Mini Tutorial – Leveraging Figma’s Features for the Entire Design Process
The world of emerging design tools is incredibly exciting. Promising new programs are being launched in rapid succession, but there is one in particular that has slowly become the best choice for bigger and mostly distributed design teams.
Figma has the potential to support the entire design process end to end. First sketches, feedback collection, collaboration, ready-to-test prototypes, and developer handoff are well within its capabilities. Figma also simplifies the work of product managers and design leads, as well as all other stakeholders.
So, what sets Figma apart from the competition? There are several key aspects, but all of them can be traced back to the fact that Figma is web-based. This raised a lot of eyebrows when the tool was first released, but ultimately, it paved the way for Figma’s flexibility and unique functionalities.
What Is Fundamental to a Smooth Product Design Process?
While it’s true that each team and project may have a different workflow, there are functions and phases that are essential components of product design and management. Figma covers each.
- Accessibility and collaboration. No matter the tools a team uses, there needs to be a way to work together, present projects, gather feedback, and keep stakeholders in the loop. All of these features are available in Figma.
- Flexibility to iterate and produce deliverables. Figma is flexible and can be used as a collaborative whiteboard for sketching initial ideas and iterating everything from wireframes to high-fidelity mockups.
- Ability to build prototypes and test. Designing a mobile app? Build and publish interactive prototypes and test them directly on smartphones–all from Figma.
- Establishing a single source of truth. Figma is an excellent way to define product design systems that reside completely online. It’s a single source of truth by default. No more wondering, “Is this the latest version?”
- Smooth handoff. Just share a link with developers, and they’ll have access to all the information needed to implement the design–redlines, measurements, and graphic assets ready to be exported.
- Versatility to be customized and improved. Figma’s plugin API allows teams to write their own plugins or tap into the broader user community and extend the tool with new functionalities.
1. Accessibility and Collaboration
Get the Team on Board
Let’s take a closer look at how Figma contributes to the six key areas covered above. New users may want to create a free Figma account, set up a team, and watch get started with Figma. Once a team is created, invite team members and relevant stakeholders to join.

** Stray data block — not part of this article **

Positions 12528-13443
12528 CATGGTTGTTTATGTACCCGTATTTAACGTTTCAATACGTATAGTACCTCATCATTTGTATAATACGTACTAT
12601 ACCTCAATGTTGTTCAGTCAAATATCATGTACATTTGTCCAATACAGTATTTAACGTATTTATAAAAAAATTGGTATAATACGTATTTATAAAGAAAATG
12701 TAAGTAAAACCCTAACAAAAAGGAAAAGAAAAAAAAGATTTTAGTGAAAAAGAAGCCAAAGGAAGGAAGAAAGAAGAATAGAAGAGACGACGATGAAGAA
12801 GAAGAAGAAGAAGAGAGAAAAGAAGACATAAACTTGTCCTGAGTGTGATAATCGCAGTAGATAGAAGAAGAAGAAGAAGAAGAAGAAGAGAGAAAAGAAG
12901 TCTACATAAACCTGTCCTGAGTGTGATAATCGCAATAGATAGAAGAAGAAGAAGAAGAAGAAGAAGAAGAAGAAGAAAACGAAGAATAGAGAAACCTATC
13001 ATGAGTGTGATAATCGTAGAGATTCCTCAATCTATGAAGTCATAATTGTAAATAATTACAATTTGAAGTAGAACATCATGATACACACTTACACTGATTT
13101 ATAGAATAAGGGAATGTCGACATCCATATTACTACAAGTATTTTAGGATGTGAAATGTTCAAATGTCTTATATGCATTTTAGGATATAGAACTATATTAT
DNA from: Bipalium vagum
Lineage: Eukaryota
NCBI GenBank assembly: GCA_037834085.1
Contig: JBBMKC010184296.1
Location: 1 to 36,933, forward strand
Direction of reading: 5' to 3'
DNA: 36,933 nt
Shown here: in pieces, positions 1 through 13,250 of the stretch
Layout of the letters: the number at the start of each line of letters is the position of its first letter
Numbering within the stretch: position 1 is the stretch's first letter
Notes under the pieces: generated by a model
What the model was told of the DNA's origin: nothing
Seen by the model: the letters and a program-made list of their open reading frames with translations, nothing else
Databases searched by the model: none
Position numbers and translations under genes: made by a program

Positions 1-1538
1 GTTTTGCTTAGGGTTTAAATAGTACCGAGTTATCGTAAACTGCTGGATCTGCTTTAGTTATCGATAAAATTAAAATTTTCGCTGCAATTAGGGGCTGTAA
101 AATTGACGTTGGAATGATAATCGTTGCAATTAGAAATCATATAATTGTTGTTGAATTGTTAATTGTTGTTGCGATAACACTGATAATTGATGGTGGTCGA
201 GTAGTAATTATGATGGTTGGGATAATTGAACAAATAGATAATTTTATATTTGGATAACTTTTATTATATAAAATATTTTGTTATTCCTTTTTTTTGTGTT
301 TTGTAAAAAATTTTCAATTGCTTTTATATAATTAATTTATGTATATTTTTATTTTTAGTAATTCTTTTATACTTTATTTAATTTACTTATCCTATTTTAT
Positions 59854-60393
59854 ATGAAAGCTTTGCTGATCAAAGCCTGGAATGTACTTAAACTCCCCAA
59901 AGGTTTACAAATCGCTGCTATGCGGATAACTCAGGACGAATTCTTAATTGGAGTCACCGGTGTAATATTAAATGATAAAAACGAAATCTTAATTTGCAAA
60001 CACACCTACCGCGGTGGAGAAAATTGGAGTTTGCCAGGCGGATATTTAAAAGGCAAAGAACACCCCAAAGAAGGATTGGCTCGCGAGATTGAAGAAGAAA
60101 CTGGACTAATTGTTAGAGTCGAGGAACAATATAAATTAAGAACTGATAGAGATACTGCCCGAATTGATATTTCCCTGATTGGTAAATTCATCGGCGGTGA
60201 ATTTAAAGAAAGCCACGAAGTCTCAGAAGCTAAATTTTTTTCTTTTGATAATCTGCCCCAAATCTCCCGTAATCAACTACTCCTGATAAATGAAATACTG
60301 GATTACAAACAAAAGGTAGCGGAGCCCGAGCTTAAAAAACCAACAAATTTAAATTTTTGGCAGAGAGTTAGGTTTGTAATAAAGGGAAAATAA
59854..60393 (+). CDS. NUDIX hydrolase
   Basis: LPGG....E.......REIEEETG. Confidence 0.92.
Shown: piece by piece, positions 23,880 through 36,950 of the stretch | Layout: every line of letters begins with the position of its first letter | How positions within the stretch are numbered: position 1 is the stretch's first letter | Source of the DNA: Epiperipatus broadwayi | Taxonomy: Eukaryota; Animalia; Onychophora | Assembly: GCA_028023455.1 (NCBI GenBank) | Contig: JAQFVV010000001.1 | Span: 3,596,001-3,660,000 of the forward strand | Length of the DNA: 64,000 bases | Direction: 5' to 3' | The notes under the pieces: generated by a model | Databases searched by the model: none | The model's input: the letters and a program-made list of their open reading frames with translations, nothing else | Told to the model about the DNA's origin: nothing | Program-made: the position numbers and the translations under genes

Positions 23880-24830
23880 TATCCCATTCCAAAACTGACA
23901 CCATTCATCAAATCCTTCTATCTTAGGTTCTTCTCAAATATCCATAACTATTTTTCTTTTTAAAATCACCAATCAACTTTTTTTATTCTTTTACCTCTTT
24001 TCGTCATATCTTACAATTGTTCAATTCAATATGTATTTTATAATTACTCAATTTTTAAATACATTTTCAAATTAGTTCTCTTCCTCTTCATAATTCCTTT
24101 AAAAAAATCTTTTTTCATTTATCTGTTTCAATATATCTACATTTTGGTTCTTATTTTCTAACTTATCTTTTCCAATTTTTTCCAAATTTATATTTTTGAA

There are three access levels available. It’s fairly self-explanatory, but usually, edit rights are given to the design team and view rights to everyone else. This includes developers and other stakeholders who need to be able to follow the design process and provide feedback.
Similar sharing options are available at the team level (shown above), project level, and file level. If access levels aren’t specified, they propagate from team to project and from project to files.
Since Figma is available in the browser, it doesn’t matter how someone is invited or what system they are on. As long as the device and browser they use meet the minimum requirements, they can jump right in with a link, and the interface changes according to whether they have edit or view rights.
Embedding a Project File
Figma project files can be embedded in third-party software. For example, a shared Dropbox Paper document may be used to present the current state of a project.
To embed project files, set the file visibility to Anyone with the link - can view, copy the embed code, and embed the project file in any third-party software that supports embed.ly.
Feedback and Revisions
Another key functionality for the product design process is the ability to distribute designs, collect feedback, and manage revisions. Anyone with a Figma link can see the latest version and comment directly on the point they want to give feedback about.
To tag team members, use the @ character, and the system will present a list of names to choose from. Doing so notifies team members, and once feedback has been processed, discussions can be closed by clicking on Resolve.
To keep teams aligned, there is a nice integration that can publish discussion from Figma files in a designated Slack channel.
Real Real-time Collaboration